Tanner then gets a phone call whereby he learns that Mojo has been kidnapped, and his captors want $10,000. They make Tanner work to save Mojo by forcing him to go to three phone booths in order to pick up instructions about where to go next. At the third phone booth, Mojo is saved and the money exchanged. Mojo reveals that Castaldi (Jean-Paul's real boss) is working with a man called Don Hancock who is running for President of the United States.

Following this, Tanner is either set up by Slater and forced to evade cops as he heads home, or aids Castaldi in bringing one of his men to an underground car park for a meeting. By this point, the rivalry between Tanner and Slater has become too bitter, and when Tanner suspects Slater of spying on him, he frames Slater by smashing his car in a chase, which results in Slater getting arrested. Tanner then heads to Los Angeles to work directly for Castaldi.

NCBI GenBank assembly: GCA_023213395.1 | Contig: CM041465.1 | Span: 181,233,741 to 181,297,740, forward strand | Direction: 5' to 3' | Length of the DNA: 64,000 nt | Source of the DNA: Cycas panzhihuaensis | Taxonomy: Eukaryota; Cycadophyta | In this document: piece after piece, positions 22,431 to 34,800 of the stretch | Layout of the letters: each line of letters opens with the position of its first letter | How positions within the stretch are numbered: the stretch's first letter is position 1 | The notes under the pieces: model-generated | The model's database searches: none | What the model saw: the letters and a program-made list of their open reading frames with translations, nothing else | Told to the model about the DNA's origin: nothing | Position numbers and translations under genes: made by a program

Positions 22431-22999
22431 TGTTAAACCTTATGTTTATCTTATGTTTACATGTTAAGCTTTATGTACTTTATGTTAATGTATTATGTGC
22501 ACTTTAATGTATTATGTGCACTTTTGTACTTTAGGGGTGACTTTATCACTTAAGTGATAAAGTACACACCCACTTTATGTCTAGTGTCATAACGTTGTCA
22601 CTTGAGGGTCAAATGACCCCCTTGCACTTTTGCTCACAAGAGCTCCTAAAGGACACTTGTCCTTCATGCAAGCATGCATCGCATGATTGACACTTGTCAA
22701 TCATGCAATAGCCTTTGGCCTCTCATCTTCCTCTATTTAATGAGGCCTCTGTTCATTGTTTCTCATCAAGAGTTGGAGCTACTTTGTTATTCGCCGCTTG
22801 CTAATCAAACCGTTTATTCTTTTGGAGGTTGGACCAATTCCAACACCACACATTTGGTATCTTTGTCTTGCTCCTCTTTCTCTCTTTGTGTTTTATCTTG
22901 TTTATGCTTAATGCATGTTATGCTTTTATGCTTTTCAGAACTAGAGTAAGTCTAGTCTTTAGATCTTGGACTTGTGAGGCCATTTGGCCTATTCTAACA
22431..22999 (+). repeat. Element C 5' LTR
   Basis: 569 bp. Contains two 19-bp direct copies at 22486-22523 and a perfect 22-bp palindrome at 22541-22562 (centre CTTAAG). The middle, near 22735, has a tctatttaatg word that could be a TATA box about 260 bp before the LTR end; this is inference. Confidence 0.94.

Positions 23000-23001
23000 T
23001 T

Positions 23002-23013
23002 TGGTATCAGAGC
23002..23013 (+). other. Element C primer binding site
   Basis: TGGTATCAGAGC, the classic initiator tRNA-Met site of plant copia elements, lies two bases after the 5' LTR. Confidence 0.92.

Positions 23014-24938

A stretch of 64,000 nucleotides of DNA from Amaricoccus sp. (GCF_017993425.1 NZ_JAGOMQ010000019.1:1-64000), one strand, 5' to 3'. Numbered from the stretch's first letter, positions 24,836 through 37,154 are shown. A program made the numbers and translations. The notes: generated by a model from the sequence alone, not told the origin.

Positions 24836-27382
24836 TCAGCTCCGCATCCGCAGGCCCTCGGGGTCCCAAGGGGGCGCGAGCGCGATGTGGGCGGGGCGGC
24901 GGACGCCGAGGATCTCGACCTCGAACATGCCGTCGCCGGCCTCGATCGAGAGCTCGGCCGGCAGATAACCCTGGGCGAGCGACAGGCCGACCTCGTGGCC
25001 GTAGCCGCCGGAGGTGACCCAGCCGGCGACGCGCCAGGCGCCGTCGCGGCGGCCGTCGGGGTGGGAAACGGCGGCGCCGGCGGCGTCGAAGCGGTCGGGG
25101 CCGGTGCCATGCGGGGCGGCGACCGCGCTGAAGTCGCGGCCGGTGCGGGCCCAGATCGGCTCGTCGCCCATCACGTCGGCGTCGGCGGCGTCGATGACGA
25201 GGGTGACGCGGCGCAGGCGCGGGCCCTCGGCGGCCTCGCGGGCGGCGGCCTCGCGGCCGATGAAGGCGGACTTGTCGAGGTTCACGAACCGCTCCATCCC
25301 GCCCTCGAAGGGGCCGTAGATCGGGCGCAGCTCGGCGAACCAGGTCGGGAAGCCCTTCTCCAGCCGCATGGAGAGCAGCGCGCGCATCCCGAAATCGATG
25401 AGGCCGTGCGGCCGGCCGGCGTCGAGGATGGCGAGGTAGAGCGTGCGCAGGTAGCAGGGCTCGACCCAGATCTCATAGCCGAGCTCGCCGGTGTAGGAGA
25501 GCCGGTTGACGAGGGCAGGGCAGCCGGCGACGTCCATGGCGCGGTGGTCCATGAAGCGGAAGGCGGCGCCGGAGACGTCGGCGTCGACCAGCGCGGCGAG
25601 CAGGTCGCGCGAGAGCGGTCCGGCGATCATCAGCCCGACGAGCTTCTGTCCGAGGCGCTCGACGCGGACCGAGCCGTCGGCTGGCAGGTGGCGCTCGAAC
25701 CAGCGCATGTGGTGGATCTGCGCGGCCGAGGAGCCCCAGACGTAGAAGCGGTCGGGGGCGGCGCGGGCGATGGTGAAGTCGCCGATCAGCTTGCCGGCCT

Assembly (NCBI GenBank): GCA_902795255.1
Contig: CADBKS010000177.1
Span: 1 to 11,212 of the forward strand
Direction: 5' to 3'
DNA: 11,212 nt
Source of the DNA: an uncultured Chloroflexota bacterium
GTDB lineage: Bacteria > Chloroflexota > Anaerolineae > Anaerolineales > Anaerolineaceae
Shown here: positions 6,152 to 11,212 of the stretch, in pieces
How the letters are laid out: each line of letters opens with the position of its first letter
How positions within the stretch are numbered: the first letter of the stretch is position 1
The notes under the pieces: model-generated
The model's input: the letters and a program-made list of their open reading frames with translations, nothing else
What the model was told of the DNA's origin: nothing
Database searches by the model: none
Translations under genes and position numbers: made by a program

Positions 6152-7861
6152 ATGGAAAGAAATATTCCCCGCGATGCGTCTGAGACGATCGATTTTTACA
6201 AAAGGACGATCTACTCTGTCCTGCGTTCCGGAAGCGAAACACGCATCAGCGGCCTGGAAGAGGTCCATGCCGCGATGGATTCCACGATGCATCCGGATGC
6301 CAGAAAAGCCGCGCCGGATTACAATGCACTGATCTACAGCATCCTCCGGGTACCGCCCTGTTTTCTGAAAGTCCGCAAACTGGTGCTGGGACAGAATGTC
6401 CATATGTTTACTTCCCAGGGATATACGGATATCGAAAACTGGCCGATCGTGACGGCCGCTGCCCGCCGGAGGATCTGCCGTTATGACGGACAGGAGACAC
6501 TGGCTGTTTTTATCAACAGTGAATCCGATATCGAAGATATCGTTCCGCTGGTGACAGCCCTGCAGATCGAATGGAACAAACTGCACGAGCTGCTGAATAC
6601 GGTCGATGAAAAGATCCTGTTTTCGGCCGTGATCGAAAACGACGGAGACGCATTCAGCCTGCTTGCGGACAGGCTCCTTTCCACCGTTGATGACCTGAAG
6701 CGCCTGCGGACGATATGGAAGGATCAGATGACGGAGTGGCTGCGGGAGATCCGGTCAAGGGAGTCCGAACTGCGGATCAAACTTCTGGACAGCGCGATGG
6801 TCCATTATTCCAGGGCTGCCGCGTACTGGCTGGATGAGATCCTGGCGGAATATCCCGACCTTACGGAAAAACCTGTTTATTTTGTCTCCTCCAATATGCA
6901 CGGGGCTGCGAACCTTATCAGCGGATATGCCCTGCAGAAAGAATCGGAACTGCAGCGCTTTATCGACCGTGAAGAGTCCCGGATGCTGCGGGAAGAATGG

Los Angeles[edit]

In LA, Tanner begins by either stealing a police car for Castaldi's associates or bringing an associate to the hospital after he is shot. Following this, he either chases a double-crossing associate of Castaldi's and smashes him off the road, or gets Castaldi's girlfriend to a hospital after she has overdosed.

Tanner then learns of Castaldi's real reason for being in LA; the assassination of FBI agent Bill Maddox outside Grauman's Chinese Theatre. Tanner later meets with Leck, his police contact from New York, alerting him to the assassination attempt on Maddox. Tanner orders him to make sure Maddox turns up or otherwise his cover may be rumbled. He also warns him that there is an FBI leak which is giving information to Castaldi about Maddox. Tanner picks up the assassins and takes them to the Theatre, but the police spring an ambush.

Tanner flees the scene, taking the assassins to a safehouse near Los Angeles International Airport (LAX). The gangsters are convinced that Tanner, the newest and therefore least trustworthy member of the Castaldi Family was the one who tipped off the police, but he convinces them that it was Slater, who probably tipped them off during his interrogation in San Francisco.